"That’s just in case some guy you're with on a date propositions you or tries to seduce you," her father explained. "You can use it to call me anytime, day or night, and I’ll come and get you!"

She carried this 10¢ piece with her in a special case everywhere she went, simply as a reminder of all of the good values her father stood for, someone she deeply loved and respected.

Years later she did actually call him late one night and said breathlessly, "Dad, do you remember that dime you gave me? Well, for the first time in my life, I’m needing to use it!" 

They both enjoyed a good laugh. It was the first night of her honeymoon, a special night she and her newlywed husband had looked forward to, and waited for, during all of their dating and engagement.

I know that to many people these days that story sounds as quaint and as old fashioned as the idea of calling someone on a pay phone. But it reflects a timeless wisdom based on the familiar text about "leaving father and mother", "cleaving to one's spouse" and then "becoming one flesh". It's a well-proven recipe for couples living "happily ever after."

And I'm also old enough to remember that when the monumental 1996 University of Chicago study on Sexuality in America was published, it contained what was for many a surprise finding, that people in faithful, monogamous relationships reported having sex more often, and enjoying it more, than those involved in so-called “casual sex.”

Writer Mary Roach, in a article entitled “Much ‘I Do’ Over Mr. Right” writes about her decision to finally get married after a painful "emotional divorce" with someone she’d lived with for 13 years. 

“I used to balk at the idea of lifelong fidelity,” she said, “But what did I get for my decade and a half of relative freedom? ... Heart pulp. Guilt and regret. The knowledge that by refusing to commit myself fully to a relationship, I destroyed it.” She adds, “To share a house with someone but not marry sends a message--to him, our families, to everyone. It says, I love this man, but I’m not sure he’s it..."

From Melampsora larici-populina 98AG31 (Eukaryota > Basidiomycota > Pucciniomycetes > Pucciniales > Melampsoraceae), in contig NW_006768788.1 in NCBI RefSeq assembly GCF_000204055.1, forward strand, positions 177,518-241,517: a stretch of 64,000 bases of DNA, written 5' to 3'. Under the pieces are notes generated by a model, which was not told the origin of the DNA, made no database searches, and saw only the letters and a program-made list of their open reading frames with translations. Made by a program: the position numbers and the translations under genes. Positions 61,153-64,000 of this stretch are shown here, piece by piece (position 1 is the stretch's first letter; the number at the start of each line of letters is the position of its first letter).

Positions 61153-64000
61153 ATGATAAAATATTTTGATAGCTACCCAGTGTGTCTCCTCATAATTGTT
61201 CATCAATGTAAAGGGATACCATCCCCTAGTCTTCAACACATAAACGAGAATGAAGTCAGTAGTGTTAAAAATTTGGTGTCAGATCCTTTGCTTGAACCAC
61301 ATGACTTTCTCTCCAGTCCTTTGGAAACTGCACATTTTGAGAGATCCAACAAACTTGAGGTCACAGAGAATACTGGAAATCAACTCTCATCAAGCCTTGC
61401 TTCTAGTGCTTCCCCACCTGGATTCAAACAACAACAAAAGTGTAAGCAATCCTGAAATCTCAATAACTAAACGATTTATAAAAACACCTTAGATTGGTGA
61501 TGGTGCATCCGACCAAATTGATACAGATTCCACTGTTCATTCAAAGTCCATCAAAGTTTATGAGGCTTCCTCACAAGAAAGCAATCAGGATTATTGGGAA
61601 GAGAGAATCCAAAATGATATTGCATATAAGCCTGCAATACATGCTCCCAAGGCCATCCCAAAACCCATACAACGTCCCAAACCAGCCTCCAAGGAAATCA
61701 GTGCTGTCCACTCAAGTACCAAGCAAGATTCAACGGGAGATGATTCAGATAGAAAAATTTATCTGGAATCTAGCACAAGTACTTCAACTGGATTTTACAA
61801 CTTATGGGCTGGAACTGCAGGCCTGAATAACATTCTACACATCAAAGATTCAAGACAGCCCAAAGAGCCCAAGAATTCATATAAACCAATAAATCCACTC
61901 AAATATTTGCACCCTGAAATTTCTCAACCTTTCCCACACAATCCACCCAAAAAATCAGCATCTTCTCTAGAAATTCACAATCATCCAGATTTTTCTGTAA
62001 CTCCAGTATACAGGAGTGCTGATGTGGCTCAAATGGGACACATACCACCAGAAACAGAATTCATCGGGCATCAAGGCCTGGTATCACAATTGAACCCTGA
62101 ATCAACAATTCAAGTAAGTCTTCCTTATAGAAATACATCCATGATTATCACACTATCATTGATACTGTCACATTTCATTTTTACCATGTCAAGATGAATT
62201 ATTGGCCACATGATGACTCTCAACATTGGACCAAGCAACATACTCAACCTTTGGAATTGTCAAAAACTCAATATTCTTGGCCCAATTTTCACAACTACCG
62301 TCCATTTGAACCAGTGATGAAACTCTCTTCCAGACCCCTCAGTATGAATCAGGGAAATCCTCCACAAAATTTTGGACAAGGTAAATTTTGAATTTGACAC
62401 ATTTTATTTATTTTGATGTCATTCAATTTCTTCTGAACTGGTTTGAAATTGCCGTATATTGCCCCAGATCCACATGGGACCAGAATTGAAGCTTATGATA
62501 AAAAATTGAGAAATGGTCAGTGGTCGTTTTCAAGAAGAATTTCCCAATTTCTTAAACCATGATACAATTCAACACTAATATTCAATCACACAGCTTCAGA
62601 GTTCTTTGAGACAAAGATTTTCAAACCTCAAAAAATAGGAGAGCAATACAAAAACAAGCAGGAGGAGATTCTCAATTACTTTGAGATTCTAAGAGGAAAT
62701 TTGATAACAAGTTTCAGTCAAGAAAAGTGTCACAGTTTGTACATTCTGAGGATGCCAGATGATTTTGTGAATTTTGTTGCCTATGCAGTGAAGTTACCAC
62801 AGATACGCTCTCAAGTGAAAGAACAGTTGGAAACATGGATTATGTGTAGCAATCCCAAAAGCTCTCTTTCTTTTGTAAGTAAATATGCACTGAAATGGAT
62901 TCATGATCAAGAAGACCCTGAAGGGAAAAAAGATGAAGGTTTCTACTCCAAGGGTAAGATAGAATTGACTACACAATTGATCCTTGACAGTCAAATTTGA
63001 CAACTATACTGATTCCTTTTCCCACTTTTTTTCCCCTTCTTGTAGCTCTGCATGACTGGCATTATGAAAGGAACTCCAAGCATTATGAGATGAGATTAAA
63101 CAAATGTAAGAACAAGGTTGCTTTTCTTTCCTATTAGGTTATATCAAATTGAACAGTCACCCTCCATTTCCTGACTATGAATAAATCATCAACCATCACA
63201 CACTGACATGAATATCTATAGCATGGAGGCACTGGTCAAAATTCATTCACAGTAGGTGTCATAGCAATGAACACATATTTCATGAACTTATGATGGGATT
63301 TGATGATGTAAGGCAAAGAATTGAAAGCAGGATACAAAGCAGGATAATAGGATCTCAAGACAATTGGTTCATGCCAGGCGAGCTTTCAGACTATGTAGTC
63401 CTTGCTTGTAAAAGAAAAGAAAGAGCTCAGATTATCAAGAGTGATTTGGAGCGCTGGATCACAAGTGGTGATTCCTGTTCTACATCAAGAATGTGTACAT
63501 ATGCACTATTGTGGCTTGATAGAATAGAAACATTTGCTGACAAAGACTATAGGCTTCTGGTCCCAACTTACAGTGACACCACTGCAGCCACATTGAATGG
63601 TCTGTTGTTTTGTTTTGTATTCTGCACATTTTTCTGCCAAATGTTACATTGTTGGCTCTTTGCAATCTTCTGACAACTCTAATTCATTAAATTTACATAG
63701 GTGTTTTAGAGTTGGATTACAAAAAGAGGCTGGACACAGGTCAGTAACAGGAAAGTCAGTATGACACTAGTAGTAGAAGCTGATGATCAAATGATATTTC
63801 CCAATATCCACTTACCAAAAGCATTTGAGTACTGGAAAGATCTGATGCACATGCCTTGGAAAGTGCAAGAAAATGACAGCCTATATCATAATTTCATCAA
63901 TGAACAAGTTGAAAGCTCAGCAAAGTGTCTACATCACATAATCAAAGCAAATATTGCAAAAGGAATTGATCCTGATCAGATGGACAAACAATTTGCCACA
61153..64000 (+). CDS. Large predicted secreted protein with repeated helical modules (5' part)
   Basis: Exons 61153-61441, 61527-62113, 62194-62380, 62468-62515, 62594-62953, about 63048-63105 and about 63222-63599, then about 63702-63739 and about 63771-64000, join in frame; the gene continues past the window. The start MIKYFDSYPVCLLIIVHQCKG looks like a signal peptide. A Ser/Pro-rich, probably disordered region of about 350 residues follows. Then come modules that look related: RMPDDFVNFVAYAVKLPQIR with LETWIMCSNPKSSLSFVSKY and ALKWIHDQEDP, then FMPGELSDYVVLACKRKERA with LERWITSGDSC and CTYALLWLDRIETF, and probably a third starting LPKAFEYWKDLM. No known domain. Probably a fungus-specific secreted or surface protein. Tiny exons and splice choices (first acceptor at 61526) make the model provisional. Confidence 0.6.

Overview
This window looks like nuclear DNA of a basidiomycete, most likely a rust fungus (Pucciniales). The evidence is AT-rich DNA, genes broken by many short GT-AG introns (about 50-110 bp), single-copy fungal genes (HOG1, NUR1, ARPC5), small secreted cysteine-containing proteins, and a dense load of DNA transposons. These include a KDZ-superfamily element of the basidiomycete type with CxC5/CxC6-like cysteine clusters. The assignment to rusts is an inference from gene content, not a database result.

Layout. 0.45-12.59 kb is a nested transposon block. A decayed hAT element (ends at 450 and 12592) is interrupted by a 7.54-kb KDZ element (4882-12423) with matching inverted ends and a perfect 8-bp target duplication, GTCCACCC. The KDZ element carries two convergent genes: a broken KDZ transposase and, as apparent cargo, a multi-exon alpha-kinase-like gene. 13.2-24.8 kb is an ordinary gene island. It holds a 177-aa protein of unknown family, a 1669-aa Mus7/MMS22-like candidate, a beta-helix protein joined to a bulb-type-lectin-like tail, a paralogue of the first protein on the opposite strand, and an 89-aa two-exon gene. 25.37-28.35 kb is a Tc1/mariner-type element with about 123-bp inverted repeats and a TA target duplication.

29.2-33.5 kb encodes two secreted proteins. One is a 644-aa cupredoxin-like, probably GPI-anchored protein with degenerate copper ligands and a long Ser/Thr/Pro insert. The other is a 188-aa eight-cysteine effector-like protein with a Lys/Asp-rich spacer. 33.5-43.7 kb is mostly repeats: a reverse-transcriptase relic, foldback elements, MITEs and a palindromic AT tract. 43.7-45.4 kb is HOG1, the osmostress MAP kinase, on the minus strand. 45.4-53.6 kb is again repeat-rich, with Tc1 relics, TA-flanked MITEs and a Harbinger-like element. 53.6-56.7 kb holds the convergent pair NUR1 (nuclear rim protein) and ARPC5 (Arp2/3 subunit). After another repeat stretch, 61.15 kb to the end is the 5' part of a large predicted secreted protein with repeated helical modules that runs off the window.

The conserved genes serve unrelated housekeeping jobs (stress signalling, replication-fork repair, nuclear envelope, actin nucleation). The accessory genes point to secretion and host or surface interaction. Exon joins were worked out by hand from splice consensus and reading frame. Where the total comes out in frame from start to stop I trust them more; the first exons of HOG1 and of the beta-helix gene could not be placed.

"I used to think that the people who wanted me to marry simply wanted me to be yoked. Stop having adventures, they were saying, be bored and predictable like us. Now I think they wanted to see me married because they wished me well. They wanted me to have a reason to stay home. .....Now marriage no longer feels like a sacrifice. It feels like the winning lottery ticket. Nothing more perfect, I am certain, is going to appear on the mis-folded, coffee-stained road map of my life. I know what Johnny Cash was all about: 'I find it very, very easy to be true'.”

Saturday, March 4, 2017

"We Found Bodies Of Children On The Road"

If someone has enough money to live well and sees a brother or sister in need but shows no compassion--how can God's love be in that person?

- I John 3:17 (NLT)

I've always found it hard to read this kind of text, and found it equally difficult to get through an AP article on current victims of famine in eastern Africa, and especially in Somalia. An excerpt:

"Her eyes glued to the feeble movements of her malnourished baby with protruding ribs and sunken eyes, Fadumo Abdi Ibrahim struggled to hold back her tears in the stifling and crowded feeding center in Somalia's capitol. She waved a scrap of fabric over him to crate a current of air."

Fadumo, along with other families in parched rural Somalia, had hiked all day and all night without food or water to find help for their increasingly desperate plight. On their way they found several bodies of children left along the road by mothers too weak to carry their corpses.

Roughly half of Somalia's ten million people are experiencing severe food shortages, according to this piece, due to a lack of rain for three seasons in a row. The resources of neighboring countries are likewise being strained as they take in the increased numbers of refugees created by famine and war.

All of us who profess to be pro-life need to demonstrate a willingness to make major lifestyle changes to help our fellow human beings in situations like these. Pretending to be helpless in the face of a crisis this overwhelming will simply not serve as an acceptable excuse. For example:

1) We can and must give extravagantly.
2) We can radically reduce our consumption of meat and our overuse of carbon fuels that contribute to climate change.
3) We can help stop the ongoing destruction of Amazon rain forests which adversely affects the world's weather.
4) We must urge our nation to stop adding billions to a "defense budget" capable of killing ever more people while people are dying from lack of food and shelter.

We're in the season of Lent.  What an excellent time to engage in practices that promote life and well being for all!